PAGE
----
A Royal Marine who died on a dive at a fish farm was ill-equipped and not adequately supervised, according to a sheriff's determination.
Martin Blackley was based at HMS Condor in Arbroath
Martin Blackley, 26, of Aultbea, drowned while working at a fish pen in Loch Ewe, Wester Ross, in May 2002.
Sheriff Desmond Leslie said Seahorse Aquaculture "ignored" regulations by allowing Mr Blackley to carry out dives in exchange for a £300 dry suit.
The commando based in Arbroath was on sick leave after injuring a leg.
Marine Harvest, the company whose fish farm Seahorse Aquaculture had been contracted to work on, have also been criticised.
Sheriff Leslie presided over a fatal accident inquiry held into Mr Blackley's death last September.
He said that at the time of the accident Marine Harvest had failed to "police its health and safety procedures and practices adequately".
In his determination, the sheriff said that Mr Blackley was swimming and had also taken up diving to maintain his fitness during his sick leave.
In exchange for a dry suit provided by James Bell, an employee of Seahorse Aquaculture and the son of the firm's owner, Mr Blackley agreed to carry out dives for the company.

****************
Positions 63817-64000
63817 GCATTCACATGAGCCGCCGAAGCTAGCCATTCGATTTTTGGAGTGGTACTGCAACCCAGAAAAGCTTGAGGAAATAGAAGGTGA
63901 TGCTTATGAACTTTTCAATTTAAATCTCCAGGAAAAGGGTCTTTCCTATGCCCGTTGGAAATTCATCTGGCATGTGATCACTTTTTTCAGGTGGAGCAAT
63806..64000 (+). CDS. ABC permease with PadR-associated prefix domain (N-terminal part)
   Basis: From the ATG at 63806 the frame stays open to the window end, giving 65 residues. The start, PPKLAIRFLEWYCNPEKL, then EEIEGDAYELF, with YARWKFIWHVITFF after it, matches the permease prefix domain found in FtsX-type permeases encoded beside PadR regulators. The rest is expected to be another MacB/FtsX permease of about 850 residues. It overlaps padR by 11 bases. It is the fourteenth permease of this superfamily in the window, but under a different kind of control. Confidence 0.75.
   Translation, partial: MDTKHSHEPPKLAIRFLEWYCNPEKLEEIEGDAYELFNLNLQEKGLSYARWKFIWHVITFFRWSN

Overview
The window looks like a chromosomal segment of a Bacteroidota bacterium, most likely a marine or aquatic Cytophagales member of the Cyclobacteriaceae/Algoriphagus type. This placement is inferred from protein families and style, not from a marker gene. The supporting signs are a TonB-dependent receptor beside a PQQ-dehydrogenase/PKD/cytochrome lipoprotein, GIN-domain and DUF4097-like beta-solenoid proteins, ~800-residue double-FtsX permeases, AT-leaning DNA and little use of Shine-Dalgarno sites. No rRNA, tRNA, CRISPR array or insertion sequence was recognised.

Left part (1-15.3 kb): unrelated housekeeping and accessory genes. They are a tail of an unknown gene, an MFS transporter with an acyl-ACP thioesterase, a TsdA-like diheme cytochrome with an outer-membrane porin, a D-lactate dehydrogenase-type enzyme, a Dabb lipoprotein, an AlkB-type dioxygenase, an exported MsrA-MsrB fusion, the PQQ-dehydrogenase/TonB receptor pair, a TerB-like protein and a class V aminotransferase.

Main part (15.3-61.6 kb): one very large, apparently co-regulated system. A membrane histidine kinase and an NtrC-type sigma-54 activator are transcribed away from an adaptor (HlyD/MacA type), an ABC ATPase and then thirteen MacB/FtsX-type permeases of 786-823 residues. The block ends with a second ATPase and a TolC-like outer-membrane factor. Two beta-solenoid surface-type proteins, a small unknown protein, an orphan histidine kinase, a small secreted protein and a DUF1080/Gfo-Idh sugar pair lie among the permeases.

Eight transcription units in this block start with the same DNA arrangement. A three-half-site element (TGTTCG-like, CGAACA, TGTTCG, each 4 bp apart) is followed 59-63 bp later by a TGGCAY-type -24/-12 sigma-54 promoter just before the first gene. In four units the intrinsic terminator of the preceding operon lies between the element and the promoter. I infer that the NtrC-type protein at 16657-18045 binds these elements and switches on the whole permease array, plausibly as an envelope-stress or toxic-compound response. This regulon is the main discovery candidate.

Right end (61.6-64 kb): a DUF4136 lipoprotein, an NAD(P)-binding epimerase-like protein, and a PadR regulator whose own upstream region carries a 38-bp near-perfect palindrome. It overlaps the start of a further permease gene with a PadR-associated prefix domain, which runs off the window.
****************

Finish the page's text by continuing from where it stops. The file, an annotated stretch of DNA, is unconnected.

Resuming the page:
On the day of the accident he was diving to remove dead fish from a pen.
An hour after entering the water, Mr Bell and another worker became concerned for Mr Blackley's safety.
The marine was recovered with a rope entwined across his chest and oxygen cylinder.
His mouthpiece and mask were off his face.
Sheriff Leslie said Mr Blackley was not provided with a full face mask suitable for the type of diving he was undertaking, or with a life line.
There was no two-way communication with the surface vessel monitoring the dive and the dive team was "inadequate and under-equipped", said the sheriff in his determination.
This led to a "lack of supervision and the absence of a fully equipped standby diver prepared for emergencies", he said.
He concluded his determination: "Notwithstanding the considerable passage of time since Martin Blackley's death I offer my deepest sympathies to his family who attended the inquiry with great diligence and showed quiet dignity throughout."